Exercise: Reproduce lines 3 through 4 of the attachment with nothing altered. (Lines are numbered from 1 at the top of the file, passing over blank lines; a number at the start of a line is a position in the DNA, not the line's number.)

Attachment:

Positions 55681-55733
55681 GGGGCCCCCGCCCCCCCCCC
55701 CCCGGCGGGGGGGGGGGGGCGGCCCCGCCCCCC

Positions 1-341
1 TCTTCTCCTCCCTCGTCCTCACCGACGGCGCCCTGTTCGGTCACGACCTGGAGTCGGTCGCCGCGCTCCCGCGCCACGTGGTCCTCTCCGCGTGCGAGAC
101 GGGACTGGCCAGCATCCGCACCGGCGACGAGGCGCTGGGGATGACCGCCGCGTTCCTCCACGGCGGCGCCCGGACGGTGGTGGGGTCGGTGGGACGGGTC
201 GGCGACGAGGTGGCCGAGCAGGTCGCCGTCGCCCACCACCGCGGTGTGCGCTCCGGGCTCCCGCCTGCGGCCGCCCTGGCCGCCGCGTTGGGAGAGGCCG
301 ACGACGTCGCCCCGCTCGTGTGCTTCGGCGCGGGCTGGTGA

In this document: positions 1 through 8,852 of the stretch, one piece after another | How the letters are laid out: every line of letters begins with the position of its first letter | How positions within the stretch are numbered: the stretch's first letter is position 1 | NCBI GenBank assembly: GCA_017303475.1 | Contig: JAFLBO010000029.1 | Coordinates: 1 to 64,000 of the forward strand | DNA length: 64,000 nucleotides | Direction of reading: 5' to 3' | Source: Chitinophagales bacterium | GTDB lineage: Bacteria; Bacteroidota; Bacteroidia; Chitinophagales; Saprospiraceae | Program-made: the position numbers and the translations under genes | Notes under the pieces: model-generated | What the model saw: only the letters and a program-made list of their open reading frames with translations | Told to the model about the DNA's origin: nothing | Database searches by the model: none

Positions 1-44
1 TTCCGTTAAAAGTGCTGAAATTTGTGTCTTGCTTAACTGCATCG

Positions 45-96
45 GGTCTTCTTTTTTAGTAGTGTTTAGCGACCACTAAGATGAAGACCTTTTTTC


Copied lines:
55701 CCCGGCGGGGGGGGGGGGGCGGCCCCGCCCCCC

Positions 1-341